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Good Trouble

John Lewis' mugshot taken in 1961.

Photo credits: John Lewis’ Instagram account.

John Lewis is an American politician, activist, the dean of the Georgia congressional delegation, and the U.S. Representative for Georgia’s 5th congressional district.

Before Lewis was a U.S. Representative, he was a young man fighting for civil rights. Lewis was one of the “Big Six” leaders of groups who organized the 1963 March on Washington, one of the 13 original Freedom Riders, and played many other key roles in the Civil Rights Movement that was a catalyst for the end of legalized racial segregation in the U.S.

On July 7th, 1961, Lewis was released from Parchman Penitentiary (now Mississippi State Penitentiary) in Mississippi after 37 days in prison on a charge of "disorderly conduct" — which was refusing to follow a segregation law by using a so-called “white” restroom during the Freedom Rides. This month makes it 58 years since Lewis was released after being arrested and serving time at Parchman, which is an infamously known prison, due to its treatment of the Freedom Riders.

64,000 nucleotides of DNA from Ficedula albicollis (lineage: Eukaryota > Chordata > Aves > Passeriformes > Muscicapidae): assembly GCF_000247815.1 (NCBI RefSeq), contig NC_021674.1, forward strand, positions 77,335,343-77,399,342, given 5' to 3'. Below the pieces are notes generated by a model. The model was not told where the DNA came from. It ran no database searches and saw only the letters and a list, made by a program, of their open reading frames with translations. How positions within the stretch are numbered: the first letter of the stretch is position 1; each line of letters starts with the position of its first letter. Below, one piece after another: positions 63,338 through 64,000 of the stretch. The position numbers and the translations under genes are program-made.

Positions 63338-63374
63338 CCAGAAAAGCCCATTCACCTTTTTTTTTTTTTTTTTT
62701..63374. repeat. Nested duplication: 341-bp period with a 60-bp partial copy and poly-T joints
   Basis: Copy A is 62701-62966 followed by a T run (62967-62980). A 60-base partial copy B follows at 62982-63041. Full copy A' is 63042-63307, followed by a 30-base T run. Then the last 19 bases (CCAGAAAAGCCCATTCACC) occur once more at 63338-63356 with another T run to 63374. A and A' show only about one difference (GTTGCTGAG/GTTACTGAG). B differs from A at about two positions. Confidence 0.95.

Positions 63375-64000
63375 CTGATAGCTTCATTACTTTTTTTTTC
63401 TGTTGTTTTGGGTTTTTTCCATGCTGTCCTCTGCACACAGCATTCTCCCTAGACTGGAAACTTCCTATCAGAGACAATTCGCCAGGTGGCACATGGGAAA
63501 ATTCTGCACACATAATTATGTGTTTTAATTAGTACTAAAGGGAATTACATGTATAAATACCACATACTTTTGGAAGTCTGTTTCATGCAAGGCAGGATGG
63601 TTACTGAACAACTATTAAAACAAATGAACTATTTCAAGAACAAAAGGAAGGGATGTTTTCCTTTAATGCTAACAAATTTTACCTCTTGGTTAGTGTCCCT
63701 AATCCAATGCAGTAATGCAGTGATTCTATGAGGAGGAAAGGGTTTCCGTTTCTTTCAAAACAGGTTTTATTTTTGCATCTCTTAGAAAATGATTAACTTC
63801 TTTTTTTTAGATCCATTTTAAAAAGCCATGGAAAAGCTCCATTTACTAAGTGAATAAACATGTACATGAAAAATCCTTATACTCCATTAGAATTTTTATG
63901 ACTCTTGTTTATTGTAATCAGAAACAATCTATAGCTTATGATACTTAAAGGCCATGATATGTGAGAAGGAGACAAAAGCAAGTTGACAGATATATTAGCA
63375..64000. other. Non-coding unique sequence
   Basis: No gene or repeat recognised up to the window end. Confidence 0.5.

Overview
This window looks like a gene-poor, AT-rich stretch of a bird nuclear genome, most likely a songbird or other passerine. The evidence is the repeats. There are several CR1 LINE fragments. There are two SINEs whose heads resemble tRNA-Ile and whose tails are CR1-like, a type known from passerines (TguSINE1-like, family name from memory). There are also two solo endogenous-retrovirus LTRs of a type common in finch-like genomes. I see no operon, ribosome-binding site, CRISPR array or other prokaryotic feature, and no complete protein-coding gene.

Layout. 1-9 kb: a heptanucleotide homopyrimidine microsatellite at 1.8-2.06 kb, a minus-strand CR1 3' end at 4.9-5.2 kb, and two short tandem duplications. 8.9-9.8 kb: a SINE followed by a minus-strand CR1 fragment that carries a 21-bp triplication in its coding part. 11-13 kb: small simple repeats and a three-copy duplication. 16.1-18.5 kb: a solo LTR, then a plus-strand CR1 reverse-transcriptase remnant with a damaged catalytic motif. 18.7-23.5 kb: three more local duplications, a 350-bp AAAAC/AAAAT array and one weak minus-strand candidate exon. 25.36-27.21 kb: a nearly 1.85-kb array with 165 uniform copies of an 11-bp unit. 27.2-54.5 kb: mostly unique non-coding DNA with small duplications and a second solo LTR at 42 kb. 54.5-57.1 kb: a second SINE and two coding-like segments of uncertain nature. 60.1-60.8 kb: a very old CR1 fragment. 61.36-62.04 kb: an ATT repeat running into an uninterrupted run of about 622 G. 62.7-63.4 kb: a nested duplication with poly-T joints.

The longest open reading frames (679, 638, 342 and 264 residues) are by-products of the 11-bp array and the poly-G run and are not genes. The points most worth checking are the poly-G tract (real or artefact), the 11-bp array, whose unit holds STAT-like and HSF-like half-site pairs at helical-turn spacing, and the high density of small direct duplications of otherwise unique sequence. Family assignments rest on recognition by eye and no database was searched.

This wasn't Lewis' first arrest or his last: he's been arrested 45 times during his career, most recently during an immigrant-rights protest in 2013. Lewis demonstrates his commitment by continuing to stand by, be a voice for and advocate for the civil and economic rights of African Americans and all minorities and partook in what he calls “good trouble,” by putting his freedom on the line to fight for an important cause.

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